Yep, that's a drunk kitchen.

So this is the part where I started getting distracted and forgetting the order of all the steps. The best part about soup? You can’t mess it up! If I didn’t mess it up when I was Christmas Drunk then seriously, you will not mess it up!

Don’t add the squash to the pot just yet. First you want your curry powder to heat up a bit. Like with cumin, chili powder, cayenne pepper and some other spices, curry powder needs heat to really release the delicious flavours.

Measure a FULL tblsp of curry powder, unlike me.

Measure out a tablespoon of curry powder. Or, take another sip of your ron y coke and spill most of the curry powder all over your cutting board and squash bits, and estimate how much should be in the spoon. Remember that you love curry powder, it’s soup, and you don’t care. Christmas!

It's all going in the same pot anyway.

Once you’re finished laughing at yourself (and sloshing your drink all over the floor) add the curry powder to the pot of onions and apples, and let it warm up. Your kitchen will smell amazing.

Smells Fucking Awesome

Once the curry powder is smelling very fragrant, turn to your beautiful squash. You will now be adding it to the pot. Let’s all laugh together at my “beautiful squash.”

What a Monster

In it goes. Now add 1 cup of apple juice and 4 cups of stock (or one full box.)

Mid-Pour Shot. Aw YEAH!

And now let it all simmer for 10 minutes or so.

Add some salt and pepper now if you wish. After it simmers for 10 minutes, you’ll need to blend it. I use an immersion blender because I am lazy and it causes less dishes. Blend it up and taste. If it needs more salt and pepper add it now.

Butternut Squash Deliciousness

And there you are! You can serve it with a yogurt swirl if you like. I didn’t.

Congratulations, you made a totally delicious soup and it was so easy, right?

Now go pour yourself another drink.

 

Missing Monkeys

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Tree and Ladybug, Summer 2011

Insomnia.

It blows.

In spite of staying out very late and dancing all night at the Rich Aucoin show on Friday, I barely slept that night. This means I slept right through my alarm.

In spite of staying up very late on Saturday night watching crappy television, I barely slept that night. I think I had about 2 hours total and spent the rest tossing and turning. I couldn’t sleep all day – instead enjoyed the company of some lovelies at Crafternoon.

In spite of staying up late last night, in spite of enjoying the libations I usually do, I barely slept last night. I remember most hours of the entire night and feel like I had no sleep at all, though I know I must have nodded off at least once or twice.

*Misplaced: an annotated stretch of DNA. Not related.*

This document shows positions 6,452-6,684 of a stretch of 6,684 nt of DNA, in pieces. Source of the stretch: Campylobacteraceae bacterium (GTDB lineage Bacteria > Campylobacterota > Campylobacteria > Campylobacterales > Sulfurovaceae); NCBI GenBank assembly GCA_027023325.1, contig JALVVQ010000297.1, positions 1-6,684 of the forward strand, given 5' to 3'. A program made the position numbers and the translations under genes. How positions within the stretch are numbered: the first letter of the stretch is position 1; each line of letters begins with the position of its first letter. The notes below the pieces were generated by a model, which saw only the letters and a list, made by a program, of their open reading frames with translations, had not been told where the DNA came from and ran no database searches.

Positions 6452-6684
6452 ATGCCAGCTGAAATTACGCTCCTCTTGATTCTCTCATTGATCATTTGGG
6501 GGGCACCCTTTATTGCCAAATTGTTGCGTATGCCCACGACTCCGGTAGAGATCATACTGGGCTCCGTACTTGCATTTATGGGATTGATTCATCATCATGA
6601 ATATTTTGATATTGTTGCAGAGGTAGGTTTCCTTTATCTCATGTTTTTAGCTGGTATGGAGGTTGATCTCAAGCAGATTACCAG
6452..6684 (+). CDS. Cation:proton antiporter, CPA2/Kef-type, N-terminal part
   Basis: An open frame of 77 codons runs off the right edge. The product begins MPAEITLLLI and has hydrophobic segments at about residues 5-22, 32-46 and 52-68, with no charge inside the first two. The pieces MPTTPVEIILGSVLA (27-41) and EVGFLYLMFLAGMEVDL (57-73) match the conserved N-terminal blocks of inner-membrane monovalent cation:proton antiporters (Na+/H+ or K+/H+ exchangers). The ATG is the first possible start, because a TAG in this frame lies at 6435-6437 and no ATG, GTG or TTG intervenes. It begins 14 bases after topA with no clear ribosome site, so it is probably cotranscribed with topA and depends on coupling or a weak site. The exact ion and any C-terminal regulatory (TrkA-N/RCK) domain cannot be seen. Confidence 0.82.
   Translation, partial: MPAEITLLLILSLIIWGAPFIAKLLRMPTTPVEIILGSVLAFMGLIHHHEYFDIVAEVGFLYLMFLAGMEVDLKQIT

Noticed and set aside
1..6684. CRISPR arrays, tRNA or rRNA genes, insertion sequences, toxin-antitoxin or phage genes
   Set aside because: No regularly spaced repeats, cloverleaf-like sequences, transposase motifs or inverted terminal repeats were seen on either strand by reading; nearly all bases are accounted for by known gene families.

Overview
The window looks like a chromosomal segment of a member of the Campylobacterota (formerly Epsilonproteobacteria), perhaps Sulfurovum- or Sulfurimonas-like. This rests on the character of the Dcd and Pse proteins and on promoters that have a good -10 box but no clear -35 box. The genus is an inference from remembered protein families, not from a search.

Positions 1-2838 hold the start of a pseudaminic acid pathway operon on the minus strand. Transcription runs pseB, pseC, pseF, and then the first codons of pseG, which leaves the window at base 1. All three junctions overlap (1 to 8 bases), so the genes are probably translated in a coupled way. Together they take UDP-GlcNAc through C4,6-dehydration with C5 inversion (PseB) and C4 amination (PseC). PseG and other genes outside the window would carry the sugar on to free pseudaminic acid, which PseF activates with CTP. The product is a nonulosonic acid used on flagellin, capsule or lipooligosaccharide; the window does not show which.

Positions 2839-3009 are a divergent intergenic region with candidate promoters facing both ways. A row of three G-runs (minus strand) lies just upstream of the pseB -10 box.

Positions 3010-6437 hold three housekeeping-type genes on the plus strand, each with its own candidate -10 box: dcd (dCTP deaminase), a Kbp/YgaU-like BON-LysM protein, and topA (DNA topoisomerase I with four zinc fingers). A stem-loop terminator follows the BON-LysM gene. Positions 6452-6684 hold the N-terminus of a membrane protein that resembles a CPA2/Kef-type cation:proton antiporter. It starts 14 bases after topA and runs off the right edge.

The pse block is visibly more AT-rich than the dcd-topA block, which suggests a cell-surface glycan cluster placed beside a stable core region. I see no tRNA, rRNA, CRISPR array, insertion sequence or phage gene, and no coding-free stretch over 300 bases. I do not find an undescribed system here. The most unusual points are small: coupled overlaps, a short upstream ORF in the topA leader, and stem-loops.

When I don’t sleep it becomes very difficult to ignore Big Feelings. It becomes very difficult to suppress the Sads.

It’s very difficult ignoring my grief today. Maybe grief is a misnomer – the children are not lost to this world. But to me they are. They were ripped right out of my world. And even if I ever do hear anything back from a letter sent, it will never be the same.

I love my “new life.” I love that I don’t work 45 hours; that I don’t have a hellish commute. I love my dogs and I love being independent. I love not being a slave to someone’s unbalanced mental state anymore. I love not dealing with diapers or boogers or temper tantrums or homework.

But I miss them like crazy. It all happened so fast: one minute I was a much-loved nanny devoted to these two lovely little souls, cutting up apple slices in the kitchen; the next I was applying for EI and advertising for dog walking. This is not a post about a terrible mother’s terrible attitude. This is not a post about inequality or injustice or being fired for asking for a raise. This is not a post about yuppies or assholes.

This is me today; looking at photos of a girl’s fourth birthday; thinking of her squishy arms and step, step fall when she was just 12 months; remembering a tiny boy afraid of Kindergarten; the joy of a first training-wheel-less ride to the corner.

This is me today, so tired I can’t suppress the lingering emotions that are always there. The big difficult-to-ignore Nothingness that is a void. Usually I can just forget, I can concentrate on muddy paws, waggy tails and liver treats. Usually I pretend I can’t hear Twinkle Twinkle in her little voice in my head; usually I can ignore the terrible knock-knock jokes of his floating around in my brain.